3. Stimulating rural finance. The price of financial services for farmers is strongly dependent on the risks assumed by financial institutions. These institutions (whether microfinance institutions or banks) require information on local price history, regional production figures over time, regional farm profiles, regional growing conditions, local crop characteristics, climate change predictions, and extreme weather events to set out financing strategies, and accurately estimate risks while lending to or insuring clients.
  4. Facilitating the agricultural value chain. The agricultural value chain is the whole range of goods and services necessary for an agricultural product to move from farm to consumer. Actors in one part of the value chain need to know about performance in other parts of the value chain in order to make decisions such as whom to do business with, or how to comply with the quality standards in different markets. Key datasets include regional production figures over time, regional farm profiles, registered companies, and the condition of transportation infrastructure.
  5. Enforcing policies. Many regulations result in lists of items or organisations that are permitted, licensed, restricted or forbidden. Having this data and the related legislation openly available can lower administrative costs, promote internal collaboration between different government agencies, and enable third-party services to make this information easily accessible for actors in the agri value chain to act upon. Relevant datasets include land registration, licensed organisations (corporations, businesses, NGOs), safety inspection results, import/export tariffs, and permitted crop protection products.
  6. Government transparency and efficiency. Donors, policymakers, beneficiaries, and civil society require data on government spending in the agricultural sector to promote more efficient decision-making, equity and prevent corruption. Relevant data includes government spending, subsidy distributions, and rural development projects.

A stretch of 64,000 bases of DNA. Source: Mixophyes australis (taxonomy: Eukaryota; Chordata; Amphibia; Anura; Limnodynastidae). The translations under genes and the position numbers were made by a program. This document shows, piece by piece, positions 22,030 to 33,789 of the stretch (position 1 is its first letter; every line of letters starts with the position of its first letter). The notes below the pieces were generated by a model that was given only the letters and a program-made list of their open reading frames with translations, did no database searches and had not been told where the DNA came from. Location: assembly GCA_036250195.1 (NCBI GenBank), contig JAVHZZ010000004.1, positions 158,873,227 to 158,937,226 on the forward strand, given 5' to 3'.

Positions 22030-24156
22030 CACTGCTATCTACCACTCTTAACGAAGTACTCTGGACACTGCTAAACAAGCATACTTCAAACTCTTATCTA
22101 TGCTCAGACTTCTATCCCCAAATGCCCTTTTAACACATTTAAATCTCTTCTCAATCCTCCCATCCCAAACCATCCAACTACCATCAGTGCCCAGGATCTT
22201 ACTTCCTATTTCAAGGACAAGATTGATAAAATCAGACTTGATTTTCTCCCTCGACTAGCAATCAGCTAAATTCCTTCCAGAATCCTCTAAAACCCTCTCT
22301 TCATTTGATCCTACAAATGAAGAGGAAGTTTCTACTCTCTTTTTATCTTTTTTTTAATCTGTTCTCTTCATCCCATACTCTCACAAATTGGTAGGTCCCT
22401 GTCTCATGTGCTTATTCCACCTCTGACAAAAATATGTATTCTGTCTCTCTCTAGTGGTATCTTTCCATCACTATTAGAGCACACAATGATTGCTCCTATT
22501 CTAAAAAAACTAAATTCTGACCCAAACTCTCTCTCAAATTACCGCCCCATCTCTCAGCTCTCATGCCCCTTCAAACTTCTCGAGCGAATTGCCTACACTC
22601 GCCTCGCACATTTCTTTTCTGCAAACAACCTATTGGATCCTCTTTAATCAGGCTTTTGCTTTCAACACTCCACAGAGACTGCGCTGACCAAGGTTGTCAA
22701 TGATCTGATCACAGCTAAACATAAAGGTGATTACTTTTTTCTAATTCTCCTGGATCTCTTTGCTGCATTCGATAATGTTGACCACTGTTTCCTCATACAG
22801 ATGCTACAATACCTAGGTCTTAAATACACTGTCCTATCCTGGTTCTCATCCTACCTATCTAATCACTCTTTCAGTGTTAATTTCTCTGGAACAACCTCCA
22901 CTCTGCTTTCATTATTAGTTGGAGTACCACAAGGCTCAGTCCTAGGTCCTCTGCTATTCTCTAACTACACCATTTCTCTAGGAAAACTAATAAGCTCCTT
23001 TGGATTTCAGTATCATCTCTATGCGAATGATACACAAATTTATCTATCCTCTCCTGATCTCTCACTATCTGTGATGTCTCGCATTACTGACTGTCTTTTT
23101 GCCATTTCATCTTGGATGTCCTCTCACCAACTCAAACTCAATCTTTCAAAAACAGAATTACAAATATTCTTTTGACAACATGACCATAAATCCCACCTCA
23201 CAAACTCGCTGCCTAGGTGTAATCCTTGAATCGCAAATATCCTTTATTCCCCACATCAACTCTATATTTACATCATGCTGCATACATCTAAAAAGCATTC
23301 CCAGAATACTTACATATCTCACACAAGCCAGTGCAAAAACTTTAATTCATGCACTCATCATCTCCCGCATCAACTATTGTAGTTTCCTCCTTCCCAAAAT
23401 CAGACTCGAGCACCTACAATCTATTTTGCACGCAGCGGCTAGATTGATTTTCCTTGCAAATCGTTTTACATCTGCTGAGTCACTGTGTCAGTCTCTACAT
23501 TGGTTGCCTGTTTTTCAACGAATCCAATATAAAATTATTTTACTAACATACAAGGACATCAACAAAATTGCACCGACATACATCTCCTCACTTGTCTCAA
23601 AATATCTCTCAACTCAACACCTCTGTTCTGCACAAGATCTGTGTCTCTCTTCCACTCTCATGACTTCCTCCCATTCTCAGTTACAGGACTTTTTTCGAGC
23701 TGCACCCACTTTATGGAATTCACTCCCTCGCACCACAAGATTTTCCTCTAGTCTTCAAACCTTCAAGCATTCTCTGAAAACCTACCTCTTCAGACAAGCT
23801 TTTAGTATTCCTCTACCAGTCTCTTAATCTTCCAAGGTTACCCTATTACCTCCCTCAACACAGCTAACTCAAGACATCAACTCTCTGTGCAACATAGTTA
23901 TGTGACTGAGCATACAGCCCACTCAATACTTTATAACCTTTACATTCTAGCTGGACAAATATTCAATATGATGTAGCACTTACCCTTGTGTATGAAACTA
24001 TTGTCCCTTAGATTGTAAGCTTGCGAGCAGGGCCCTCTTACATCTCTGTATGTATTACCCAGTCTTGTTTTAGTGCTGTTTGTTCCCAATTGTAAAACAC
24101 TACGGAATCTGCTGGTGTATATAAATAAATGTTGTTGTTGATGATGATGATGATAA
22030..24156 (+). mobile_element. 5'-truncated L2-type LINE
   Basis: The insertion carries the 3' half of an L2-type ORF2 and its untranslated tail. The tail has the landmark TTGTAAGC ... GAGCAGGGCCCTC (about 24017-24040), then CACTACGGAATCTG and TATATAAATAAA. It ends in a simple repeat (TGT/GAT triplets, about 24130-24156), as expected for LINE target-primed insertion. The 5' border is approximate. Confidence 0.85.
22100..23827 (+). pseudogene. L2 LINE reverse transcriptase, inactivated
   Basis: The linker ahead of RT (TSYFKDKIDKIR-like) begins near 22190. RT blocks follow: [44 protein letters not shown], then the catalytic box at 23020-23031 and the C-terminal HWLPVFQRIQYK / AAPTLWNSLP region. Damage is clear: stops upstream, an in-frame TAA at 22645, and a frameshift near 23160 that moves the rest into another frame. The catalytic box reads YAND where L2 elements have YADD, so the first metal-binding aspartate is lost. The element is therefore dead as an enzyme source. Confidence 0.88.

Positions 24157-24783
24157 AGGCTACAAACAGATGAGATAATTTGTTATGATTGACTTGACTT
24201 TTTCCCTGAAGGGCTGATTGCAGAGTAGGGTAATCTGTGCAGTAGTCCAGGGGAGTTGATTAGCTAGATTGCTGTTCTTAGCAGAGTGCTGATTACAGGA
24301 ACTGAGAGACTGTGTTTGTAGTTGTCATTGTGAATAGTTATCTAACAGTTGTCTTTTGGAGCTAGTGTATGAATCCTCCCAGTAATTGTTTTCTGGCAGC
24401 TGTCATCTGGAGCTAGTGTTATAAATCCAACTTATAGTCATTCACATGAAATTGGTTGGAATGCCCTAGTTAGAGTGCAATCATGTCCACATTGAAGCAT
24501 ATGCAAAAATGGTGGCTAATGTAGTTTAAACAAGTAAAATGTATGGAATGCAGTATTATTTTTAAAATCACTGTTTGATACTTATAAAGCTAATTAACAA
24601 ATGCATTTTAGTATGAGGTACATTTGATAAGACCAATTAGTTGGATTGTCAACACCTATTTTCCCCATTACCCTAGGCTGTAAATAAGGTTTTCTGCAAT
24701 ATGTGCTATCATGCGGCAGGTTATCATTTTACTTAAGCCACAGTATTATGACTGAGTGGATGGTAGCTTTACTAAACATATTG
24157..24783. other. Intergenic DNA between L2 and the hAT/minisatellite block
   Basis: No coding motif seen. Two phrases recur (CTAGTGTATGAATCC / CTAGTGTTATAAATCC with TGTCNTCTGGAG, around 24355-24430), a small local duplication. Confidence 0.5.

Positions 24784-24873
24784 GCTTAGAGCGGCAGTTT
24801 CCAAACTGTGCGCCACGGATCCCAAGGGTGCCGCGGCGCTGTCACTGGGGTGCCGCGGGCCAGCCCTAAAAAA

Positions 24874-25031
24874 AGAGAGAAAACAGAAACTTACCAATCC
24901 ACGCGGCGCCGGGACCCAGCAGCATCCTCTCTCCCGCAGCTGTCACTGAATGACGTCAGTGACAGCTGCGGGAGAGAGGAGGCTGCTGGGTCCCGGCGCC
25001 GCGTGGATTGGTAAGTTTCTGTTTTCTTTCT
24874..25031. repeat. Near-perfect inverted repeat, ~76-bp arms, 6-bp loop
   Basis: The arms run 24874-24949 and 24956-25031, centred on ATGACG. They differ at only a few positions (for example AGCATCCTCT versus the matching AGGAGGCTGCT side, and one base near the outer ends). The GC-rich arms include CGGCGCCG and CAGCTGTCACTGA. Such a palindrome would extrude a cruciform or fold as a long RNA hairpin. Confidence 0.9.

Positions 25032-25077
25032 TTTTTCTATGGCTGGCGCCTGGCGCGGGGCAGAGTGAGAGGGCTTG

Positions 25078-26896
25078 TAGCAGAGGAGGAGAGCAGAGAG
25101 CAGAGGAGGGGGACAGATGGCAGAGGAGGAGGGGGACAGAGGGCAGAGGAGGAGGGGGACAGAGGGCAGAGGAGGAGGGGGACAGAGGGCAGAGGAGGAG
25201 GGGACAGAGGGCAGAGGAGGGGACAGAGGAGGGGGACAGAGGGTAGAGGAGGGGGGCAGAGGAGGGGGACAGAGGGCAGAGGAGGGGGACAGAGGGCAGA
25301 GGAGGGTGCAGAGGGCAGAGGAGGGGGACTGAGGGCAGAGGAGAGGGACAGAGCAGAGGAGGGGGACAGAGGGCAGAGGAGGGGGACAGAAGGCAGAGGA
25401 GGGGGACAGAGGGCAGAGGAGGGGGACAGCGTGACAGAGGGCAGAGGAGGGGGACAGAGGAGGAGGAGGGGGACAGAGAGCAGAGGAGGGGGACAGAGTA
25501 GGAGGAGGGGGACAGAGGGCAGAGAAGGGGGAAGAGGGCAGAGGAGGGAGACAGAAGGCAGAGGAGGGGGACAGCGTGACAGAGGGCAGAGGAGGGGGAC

Box 1. The International Open Data Charter and its Open Data Packages

Government in Action 1: Open Data to support the peace in Colombia

Harvesting rice at CIAT’s headquarters in Colombia. Photo Credit to Neil Palmer (CIAT).

After 50 years of war the Colombian government has the ambition to become one of the breadbaskets of the world: to provide work and food for the people in the countryside and ex-guerrilla fighters. It aims to accelerate agriculture, making it more efficient by a technology push, including the publication of open data. The government has published data on seasonal forecasts, farm advice, government finances and wants to build a transparent land registration system. In two years Colombia moved from ranking 61st in the Global Open Data Index in 2013 to the 4th position in 2015.

Policy area: Enforcing policies
Key data category: Weather data, agricultural production advice, government finance data, land registration data
Location: South America
Source: Godan Summit 2016